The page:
The realities of political systems must be confronted as they are
 The political system is not only irreducibly complex, but also Absurd
 We are thrust into political systems we did not choose
 There is no escape from making political choices
 We are ultimately responsible to ourselves for our own political choices
The realities of political systems must be confronted as they are: The ECP is premised upon as accurate an understanding of the political system as possible—not how it is hoped to be, or how it ought to be, but how it actually is.
Students and people in general are harmed by misleading or untrue descriptions of politics and of government. The reality may often be ugly, or boring, or pointless, or absurd (in addition to sometimes exciting, inspiring, and meaningful), but an accurate perception of politics and government is crucial for meaningful and enduring political engagement. Anything else, even with the best of intentions, is deception.
When this deception is programmatic, as in the sanitized versions of government and politics presented in most textbooks and taught in most civics classes, political scientists and other educators are not only complicit in the systematic deception of the citizenry, but also circumscribing the capacities, abilities, and potential of students and of people in general.
The political system is not only irreducibly complex, but also Absurd: One of these fundamental realities of political systems that must be confronted is that they are not only complex, but Absurd.
Absurdity and complexity are intrinsic characteristics of real world political systems. A good technical definition of complexity is the increasing abstraction of effects from their causes (i.e., the more complex a system, the more steps between the initiation of a cause and its eventual effects). The accurate identification of effects with their actual causes and the definitive assignation of responsibility for outcomes are fundamental functions of political systems. The increasing abstraction of causes and their effects fundamentally impedes both of these basic functions of political systems in the real world. In this technical sense, contemporary political systems are irreducibly complex.
Underlying this mechanical and logistical complexity, though, is the inherent Absurdity of contemporary political systems. In existentialism writ large, the Absurd is the conflict between our innate human need to find meaning and the ultimate lack of inherent meaning in the universe. The Absurdity of politics is not only that causes are so often dissociated from their effects, but that even the identifiable events and outcomes of the political system do not have inherent meaning of their own. The only the meaning or the value that caused or ‘uncaused’ political occurrences have are the meaning or value that we give to them.
We are thrust into political systems we did not choose: Our existence as citizens precedes our essence as citizens. We are saddled with all kinds of political expectations, responsibilities, and obligations long before we are aware of them or even capable of assenting to them.
For example, immigrants who have chosen to emigrate to a particular country are thrust into a political system they did not choose. Even if they chose their destination for specific political features, there are still many aspects of the political system they are now in that they did not choose, and would prefer to change, but over which they have no control.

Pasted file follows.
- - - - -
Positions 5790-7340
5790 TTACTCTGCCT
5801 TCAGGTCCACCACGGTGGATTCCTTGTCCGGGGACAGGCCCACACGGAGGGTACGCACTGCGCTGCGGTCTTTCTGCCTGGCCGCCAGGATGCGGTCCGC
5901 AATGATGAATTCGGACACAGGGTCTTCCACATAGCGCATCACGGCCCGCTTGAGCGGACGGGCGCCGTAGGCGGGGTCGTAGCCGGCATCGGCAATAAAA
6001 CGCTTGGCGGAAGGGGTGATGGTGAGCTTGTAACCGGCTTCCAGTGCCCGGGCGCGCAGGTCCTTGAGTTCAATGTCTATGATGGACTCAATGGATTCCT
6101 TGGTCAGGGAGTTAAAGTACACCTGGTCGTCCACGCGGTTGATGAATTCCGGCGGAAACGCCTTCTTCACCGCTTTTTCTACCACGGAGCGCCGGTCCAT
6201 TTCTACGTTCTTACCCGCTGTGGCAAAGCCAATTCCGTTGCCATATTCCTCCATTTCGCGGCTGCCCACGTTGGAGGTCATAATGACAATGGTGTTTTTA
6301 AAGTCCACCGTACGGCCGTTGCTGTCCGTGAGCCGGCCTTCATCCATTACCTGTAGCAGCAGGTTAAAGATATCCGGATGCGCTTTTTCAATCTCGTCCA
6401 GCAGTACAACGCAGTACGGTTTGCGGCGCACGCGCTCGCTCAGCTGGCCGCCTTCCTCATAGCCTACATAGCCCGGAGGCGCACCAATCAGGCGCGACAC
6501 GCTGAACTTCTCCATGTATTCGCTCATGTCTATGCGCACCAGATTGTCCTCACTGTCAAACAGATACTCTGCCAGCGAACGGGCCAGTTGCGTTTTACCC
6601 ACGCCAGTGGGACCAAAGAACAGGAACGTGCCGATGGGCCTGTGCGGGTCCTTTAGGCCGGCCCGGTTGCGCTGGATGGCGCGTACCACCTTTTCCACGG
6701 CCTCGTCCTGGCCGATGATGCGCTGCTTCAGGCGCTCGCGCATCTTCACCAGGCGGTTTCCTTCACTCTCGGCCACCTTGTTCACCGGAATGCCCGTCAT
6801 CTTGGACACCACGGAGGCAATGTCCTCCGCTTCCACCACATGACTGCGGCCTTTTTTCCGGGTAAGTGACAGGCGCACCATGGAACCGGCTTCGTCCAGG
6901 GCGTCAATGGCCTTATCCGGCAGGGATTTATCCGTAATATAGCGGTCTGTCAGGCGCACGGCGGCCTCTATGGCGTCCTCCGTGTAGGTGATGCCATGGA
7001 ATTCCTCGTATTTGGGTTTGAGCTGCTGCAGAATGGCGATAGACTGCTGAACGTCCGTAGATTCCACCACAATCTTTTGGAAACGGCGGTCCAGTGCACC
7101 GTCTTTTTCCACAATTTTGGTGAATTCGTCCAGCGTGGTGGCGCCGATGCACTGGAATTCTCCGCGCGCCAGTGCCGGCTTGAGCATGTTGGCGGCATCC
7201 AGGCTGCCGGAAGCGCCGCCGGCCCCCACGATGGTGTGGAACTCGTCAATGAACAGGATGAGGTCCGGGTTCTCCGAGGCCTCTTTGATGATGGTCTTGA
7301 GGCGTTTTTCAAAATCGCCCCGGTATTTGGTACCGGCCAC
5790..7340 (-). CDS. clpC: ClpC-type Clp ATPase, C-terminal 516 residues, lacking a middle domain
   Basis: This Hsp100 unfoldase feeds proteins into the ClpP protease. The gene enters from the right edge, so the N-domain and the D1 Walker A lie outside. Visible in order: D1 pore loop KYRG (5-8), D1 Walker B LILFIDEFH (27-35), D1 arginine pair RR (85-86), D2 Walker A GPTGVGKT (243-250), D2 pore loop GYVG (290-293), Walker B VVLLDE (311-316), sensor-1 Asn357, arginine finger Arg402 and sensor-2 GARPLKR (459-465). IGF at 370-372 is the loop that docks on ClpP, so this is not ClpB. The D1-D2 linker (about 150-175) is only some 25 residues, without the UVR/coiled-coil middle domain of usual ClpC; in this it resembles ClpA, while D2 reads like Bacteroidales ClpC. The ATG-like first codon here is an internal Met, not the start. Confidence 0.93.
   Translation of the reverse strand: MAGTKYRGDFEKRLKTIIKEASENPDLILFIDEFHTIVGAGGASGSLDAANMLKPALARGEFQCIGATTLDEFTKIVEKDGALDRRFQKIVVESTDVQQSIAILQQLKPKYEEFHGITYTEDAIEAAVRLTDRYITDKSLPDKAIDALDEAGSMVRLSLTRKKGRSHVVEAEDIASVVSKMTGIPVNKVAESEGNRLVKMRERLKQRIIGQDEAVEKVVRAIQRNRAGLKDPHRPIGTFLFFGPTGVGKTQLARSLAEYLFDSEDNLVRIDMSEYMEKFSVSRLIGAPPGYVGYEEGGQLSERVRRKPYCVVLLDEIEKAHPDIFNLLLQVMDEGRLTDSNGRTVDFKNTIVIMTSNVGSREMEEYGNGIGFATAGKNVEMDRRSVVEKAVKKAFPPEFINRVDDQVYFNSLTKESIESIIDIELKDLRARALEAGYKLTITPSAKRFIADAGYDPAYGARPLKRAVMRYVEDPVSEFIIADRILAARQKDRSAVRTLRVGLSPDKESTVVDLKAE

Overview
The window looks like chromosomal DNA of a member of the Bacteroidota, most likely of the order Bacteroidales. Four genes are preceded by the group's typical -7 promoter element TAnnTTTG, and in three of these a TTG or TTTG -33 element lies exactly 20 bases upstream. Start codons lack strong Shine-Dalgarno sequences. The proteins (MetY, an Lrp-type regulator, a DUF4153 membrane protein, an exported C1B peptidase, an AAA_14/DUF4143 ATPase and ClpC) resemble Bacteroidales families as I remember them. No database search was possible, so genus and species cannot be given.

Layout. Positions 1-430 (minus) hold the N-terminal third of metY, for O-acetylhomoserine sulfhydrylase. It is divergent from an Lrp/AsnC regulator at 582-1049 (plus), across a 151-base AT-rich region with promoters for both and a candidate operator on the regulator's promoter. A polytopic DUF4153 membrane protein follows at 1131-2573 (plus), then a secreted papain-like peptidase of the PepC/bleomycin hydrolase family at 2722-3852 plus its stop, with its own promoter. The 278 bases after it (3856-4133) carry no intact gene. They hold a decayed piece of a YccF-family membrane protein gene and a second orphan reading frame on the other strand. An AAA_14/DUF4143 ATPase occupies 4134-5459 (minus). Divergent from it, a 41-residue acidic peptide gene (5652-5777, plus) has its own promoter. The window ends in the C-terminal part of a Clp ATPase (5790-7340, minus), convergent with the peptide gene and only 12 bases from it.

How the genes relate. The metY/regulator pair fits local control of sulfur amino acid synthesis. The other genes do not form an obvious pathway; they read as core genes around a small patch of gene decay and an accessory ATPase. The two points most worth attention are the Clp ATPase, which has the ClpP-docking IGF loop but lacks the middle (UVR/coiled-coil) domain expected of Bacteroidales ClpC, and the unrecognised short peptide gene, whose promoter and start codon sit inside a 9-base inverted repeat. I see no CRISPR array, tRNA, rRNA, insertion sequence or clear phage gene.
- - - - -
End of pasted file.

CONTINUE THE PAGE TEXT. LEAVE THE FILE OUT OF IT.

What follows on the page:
Even natural-born citizens are born into political systems they did not choose. Even if they eventually come to feel they were born into the best possible political system, these feelings only come after the fact of their birth into a system they did not choose, and only after their formation and conditioning within that system. In addition, there are going to be many aspects of the political system they are born into—whether they are aware of them or not—that they did not and would not choose, but over which they have no control.
In a very real sense, we are all political immigrants.
There is no escape from making political choices: Every moment we remain in a political system is a choice. Even if our political systems are irreducibly complex and Absurd, and even if we did not choose important aspects of the political systems we are in, and even if we do not have control over many aspects of our political systems that directly or indirectly affect us or others, by remaining within that political system, we are continuously making the choice to remain in that situation.
Within the political system, we are also constantly making the choice to engage or disengage. Apathy and withdrawal are as much of a choice as active engagement (i.e., the failure to choose is itself a default choice). One way or another, we are always being confronted with choices, and we are always making choices.
We are ultimately responsible to ourselves for our own political choices: Given the irreducible complexity of political systems, and the resulting lack of ultimate control, even the choice for active engagement is no guarantee of success. However, just as the lack of control of outcomes does not remove us from making choices, it also does not absolve us from the consequences of the choices we make.
We may choose to defer or abdicate responsibility for our choices to others—such as to a charismatic personality, a political party platform, a pre-packaged ideology, a mass movement, etc.—but this does not protect us from the intentional or unintentional consequences of those choices. As we are the only ones who will ultimately confront these consequences of our choices, we are responsible to ourselves for the choices we have made, including for deferring that responsibility to others.